In China, when the authorities focus on a problem, they usually make swift progress. One thing is certain: the world will be watching.
As we struggle in America with immigration issues, it is easy to assume that nations such as India have unlimited labor available.
Yet that isn’t the way it works. In India, many software companies are pulling work back to the USA because it turns out that only a fraction of India’s engineers have the technical training, the English language proficiency and the Western cultural orientation to productively collaborate on software projects with American high-tech companies.
Even in retail, geography, transportation bottlenecks, cultural issues… all mean that everyone is not in the employment pool.
This piece from the Business Standard in India is headlined Retail Giants Innovate To Retain Staff:
As attrition rates reach unprecedented levels in the retail sector, companies are fighting back with a mix of measures including salary hikes, incentive-based targets, connecting emotionally with staff and even selling them the “American Dream.”
Take for instance, Shopper’s Stop, which has an attrition rate of 48 per cent a year among the front-end employees.
The company resorted to the first obvious weapon — hiking the salary by 25 per cent. This, of course, had an impact on the bottom line, but it does seem worth it, as replacing employees is a problem.
“Every new associate needs training and inputs. As attrition increases, the number of new associates increases and this affects service standards,” said Govind Shrikhande, chief executive officer, Shopper’s Stop Ltd.
Vishal Retail is having to cope with a 35 per cent attrition rate for its front-end employees across its 52 stores every year. While the company will provide Esops to lock in high-level managers, it is looking at incentive-based strategies for retaining lower level employees at its stores.
“We might create sales divisions within stores. Incentives will be provided to the divisions that cross the set target of sales,” said Ram Chandra Agarwal, chairman and managing director, Vishal Retai.
Pantaloon Retail already follows a team incentive model, and its employees are able to increase their salaries by 30 per cent to 40 per cent. It has a much lower annual attrition rate of 8.36 per cent for its 14,000 plus front-line staff. Pantaloon Retail credits it to the “emotional connect” that it has with its employees.
“Besides the five week product and operations related training that the staff has to go through, we make our new employees go through a Gurukul process. This is a self-discovery programme emphasising on employees’ eating habits, hygiene, interpersonal skills, teamwork and building interaction with the other gender,” said Sanjay Jog, head-human resources, Pantaloon Retail.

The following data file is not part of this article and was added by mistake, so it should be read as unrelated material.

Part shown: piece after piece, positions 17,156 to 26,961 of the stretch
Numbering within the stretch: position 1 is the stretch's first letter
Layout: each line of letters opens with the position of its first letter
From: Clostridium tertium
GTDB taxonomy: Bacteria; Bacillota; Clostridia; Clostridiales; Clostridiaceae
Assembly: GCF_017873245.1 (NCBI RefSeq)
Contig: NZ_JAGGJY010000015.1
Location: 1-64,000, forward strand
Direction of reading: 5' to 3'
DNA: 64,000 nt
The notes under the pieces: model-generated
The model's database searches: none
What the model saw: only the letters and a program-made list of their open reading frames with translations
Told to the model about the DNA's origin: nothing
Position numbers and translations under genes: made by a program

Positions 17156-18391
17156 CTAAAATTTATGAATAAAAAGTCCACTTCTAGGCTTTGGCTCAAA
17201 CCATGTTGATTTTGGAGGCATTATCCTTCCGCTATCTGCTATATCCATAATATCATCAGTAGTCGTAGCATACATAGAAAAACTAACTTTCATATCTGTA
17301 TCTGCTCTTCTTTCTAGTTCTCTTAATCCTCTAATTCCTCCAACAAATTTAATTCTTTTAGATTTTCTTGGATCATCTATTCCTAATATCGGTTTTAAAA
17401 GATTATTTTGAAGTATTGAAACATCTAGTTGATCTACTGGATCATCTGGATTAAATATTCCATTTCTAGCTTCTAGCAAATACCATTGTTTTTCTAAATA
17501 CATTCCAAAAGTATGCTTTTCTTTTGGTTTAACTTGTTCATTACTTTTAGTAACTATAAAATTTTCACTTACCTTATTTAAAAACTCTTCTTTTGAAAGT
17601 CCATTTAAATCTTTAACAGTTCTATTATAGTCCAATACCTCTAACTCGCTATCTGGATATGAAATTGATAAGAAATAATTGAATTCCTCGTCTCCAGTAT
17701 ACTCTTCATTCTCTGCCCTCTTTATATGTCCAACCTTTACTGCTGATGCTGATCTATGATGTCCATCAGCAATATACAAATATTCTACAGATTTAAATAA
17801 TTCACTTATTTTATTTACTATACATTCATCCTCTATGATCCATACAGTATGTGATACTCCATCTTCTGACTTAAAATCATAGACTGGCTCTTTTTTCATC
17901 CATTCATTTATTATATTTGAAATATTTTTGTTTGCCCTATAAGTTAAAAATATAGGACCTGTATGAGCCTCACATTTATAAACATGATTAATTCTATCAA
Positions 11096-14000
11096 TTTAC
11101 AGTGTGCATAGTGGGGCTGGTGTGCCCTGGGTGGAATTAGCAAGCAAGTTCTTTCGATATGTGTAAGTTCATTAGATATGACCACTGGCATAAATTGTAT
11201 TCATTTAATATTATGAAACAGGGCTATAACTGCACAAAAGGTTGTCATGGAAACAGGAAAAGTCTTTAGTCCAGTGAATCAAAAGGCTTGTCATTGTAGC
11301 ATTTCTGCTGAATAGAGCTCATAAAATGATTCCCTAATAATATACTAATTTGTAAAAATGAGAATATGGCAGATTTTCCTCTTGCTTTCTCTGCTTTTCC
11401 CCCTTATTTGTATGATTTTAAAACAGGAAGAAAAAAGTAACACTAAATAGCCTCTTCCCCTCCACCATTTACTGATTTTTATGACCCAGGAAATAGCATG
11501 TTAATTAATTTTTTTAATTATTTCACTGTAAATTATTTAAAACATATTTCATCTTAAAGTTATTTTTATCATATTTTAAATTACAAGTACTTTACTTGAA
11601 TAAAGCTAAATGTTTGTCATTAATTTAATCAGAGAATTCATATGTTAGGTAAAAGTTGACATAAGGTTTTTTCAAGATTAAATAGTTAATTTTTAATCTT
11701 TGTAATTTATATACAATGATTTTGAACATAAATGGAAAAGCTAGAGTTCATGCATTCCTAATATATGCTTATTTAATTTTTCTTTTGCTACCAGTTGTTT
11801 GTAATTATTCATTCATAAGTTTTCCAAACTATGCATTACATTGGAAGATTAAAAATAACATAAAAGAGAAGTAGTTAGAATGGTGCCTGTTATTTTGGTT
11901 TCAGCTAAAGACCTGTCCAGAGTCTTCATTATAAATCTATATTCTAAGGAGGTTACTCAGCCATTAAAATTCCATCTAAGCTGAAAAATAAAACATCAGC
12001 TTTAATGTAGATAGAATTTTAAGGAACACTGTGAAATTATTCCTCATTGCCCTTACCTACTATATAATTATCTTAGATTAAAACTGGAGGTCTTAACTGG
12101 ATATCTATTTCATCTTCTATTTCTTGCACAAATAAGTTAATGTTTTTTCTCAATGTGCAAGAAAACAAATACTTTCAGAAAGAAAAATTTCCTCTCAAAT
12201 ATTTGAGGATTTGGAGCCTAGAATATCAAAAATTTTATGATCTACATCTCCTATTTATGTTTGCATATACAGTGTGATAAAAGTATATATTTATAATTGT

Fast food chain McDonalds has a high attrition rate of 83 per cent and it seeks to retain the staff by selling them the “American Dream” — the possibility of the front-line staff rising to become managers, operation consultants (that manage around five outlets) and possibly even CEOs one day.
While listed retailers like Shopper’s Stop and Pantaloon Retail offer stock options to senior managers as a retention tool, this is something that unlisted companies cannot do. In any case, the trend in offering stock options, leaves out lower level staff.
The problem of attrition is expected to only get worse as organised retail is projected to leapfrog from $12 billion now to $239 billion by 2015.
So McDonald’s battles an 83% attrition rate in India. It fights by holding out the very un-Indian pattern of upward cultural mobility.
Guess the grass always does look greener on the other side — until you get there.
United’s Public Policy Event Is Important; Future Years’ Scheduling To Be Improved pointed out that a scheduling error was made and, as a result, United’s Washington Public Policy Conference was scheduled over the Jewish holiday of Rosh Hashanah.
We emphasized that the slip-up was inadvertent and that it was important for those able to support the event to do so.
The piece brought this response from United’s CEO:
Thank you for addressing questions in the Pundit about our scheduling the 2007 Washington Public Policy Conference over Rosh Hashanah. As you indicated, I deeply regret this insensitivity in our scheduling of the event, and apologize that we were unable to reschedule the conference when we learned of our error. The WPPC has been held the second week of September for several years now, and it was our mistake to simply schedule it that week again without being sensitive to recognize such an important religious holiday.